Five Essential Habits to Establish Today for Optimal Health!

As a Naturopathic Physician (ND), my colleagues and I ask A LOT from our patients. When you walk out of your ND’s office, the treatment plan may resemble a short story, particularly compared to a typical MD’s treatment plan. Not only are we working to cure the one symptom you are coming in with, but also working to discover the root cause and treat your problem at the source. This almost always involves a series of lifestyle changes that can feel daunting. I want to give you my two cents on the TOP FIVE THINGS to focus on implementing today to improve overall health. 


  1. Intuitive eating with a focus on whole foods. 


Intuitive eating is the fancier name for what I like to call the 80-20 rule. This means that 80% of the time you should eat mostly plants, whole foods, and things that come out of the ground, ocean, or from the land. 20% of the time eat whatever you damn well please! 

Dietary changes can be hard to implement-- especially when they are rigid and unattainable. However, if we incorporate the 80-20 rule, your relationship with food should start to shift to the point where you don’t feel bad for having a donut every now and then, and you begin to listen to the signals your body is giving you for the type of nourishment it may want or need. There is no need to moralize food because assigning moral value to foods can make us feel shameful and then lead to binge eating after feeling deprived. 

If you are able, buy food products that are organic and non-GMO. This can be a challenge in terms of accessibility and affordability- but do your best! Winco and Grocery Outlet are affordable places that carry organic produce products.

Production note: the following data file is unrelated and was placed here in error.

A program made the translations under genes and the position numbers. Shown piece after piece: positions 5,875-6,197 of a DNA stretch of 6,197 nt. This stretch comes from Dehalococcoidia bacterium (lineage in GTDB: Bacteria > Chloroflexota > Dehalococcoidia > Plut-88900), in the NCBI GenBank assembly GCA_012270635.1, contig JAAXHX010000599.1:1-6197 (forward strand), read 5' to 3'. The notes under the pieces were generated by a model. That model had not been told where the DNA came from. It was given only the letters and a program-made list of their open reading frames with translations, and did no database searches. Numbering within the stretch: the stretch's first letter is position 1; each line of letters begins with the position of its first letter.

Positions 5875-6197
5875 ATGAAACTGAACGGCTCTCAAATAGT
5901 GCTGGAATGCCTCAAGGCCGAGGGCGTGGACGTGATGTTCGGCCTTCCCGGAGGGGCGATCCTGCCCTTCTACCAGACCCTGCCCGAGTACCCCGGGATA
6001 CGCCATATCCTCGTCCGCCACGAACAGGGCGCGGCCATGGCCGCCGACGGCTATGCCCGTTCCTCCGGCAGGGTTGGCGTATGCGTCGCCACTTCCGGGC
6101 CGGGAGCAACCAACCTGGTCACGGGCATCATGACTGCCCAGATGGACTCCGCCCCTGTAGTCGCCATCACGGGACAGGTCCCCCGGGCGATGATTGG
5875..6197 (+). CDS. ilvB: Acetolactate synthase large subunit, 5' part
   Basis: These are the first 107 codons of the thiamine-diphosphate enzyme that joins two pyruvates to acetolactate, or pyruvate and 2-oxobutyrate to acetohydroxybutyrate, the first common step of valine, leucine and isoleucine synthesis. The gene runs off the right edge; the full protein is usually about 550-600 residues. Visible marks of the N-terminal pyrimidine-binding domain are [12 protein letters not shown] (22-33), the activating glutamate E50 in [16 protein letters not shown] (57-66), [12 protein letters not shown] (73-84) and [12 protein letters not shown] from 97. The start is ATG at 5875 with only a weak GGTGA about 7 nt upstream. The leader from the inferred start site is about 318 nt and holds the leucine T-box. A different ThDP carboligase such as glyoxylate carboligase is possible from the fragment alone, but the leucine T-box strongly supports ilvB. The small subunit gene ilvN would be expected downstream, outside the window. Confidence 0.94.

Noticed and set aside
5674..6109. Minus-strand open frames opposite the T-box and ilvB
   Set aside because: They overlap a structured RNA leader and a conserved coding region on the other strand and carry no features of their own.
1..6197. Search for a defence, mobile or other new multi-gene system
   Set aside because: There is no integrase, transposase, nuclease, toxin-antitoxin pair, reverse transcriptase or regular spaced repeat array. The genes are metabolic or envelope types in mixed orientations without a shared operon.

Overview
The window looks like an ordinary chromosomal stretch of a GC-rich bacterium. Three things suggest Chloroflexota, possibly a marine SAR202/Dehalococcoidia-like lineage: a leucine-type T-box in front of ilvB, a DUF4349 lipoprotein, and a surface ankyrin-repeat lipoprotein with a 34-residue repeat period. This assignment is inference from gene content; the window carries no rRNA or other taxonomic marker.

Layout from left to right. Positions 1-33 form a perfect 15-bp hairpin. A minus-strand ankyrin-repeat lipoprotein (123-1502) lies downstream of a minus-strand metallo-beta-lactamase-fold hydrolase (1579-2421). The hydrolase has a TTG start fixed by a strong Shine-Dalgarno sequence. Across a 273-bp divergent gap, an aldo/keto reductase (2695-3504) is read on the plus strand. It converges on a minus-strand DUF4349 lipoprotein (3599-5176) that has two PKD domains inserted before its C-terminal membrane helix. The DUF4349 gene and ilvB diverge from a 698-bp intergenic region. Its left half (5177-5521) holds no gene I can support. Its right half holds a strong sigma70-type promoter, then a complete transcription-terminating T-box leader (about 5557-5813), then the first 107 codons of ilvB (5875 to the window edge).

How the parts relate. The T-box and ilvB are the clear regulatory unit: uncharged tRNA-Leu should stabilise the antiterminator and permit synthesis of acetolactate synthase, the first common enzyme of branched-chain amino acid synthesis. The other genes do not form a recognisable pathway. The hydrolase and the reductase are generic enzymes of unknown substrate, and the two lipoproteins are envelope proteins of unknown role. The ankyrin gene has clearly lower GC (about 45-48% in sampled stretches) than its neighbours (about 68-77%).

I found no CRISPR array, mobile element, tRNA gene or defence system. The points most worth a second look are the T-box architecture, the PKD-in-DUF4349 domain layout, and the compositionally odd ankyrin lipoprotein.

A diet full of whole foods can help with weight management if that’s on your health goal list; but it also helps prevent or treat chronic metabolic diseases such as endocrine disorders, cardiovascular disease and cancer1

Want to know some options on the best foods to buy organic? Check out this link to look at the most important foods to buy organic: Dirty Dozen and Clean Fifteen.

  1. Restorative sleep. 


Getting adequate sleep makes us feel great. It has also been shown to be protective against chronic diseases such as cancer, diabetes, and hypertension. Not only that, but it can encourage tissue healing and reduce pain2. Pretty great right? One tool to help you get a restful night’s sleep is called sleep hygiene. Sleep hygiene is a group of strategies that will help improve sleep. Want to learn more about these strategies? Check out my recent blog post on sleep hygiene to learn more. [Link to sleep hygiene]  



  1. Daily movement. 


Exercise, movement, play – whatever you want to call it – moving your body in some way, every day is incredibly important! Exercise has been studied for a long time and can reduce morbidity and mortality. Not only that, but it helps to reduce pain, decrease anxiety, improve mental clarity and so much more3


*Pro tip: Initiating a regular movement routine can be very difficult but if you’re willing to try, there are countless free apps, programs, videos, routines! Some of my favorites include: 8 Fit, Women’s Health/Men’s Health magazines, Yoga with Adrienne, and Nike NTC (which is also free right now!). My absolute favorite place to start, particularly if daily movement is newer for you, is this video: “The Seven Minute Scientific Workout.”


  1. Hydration.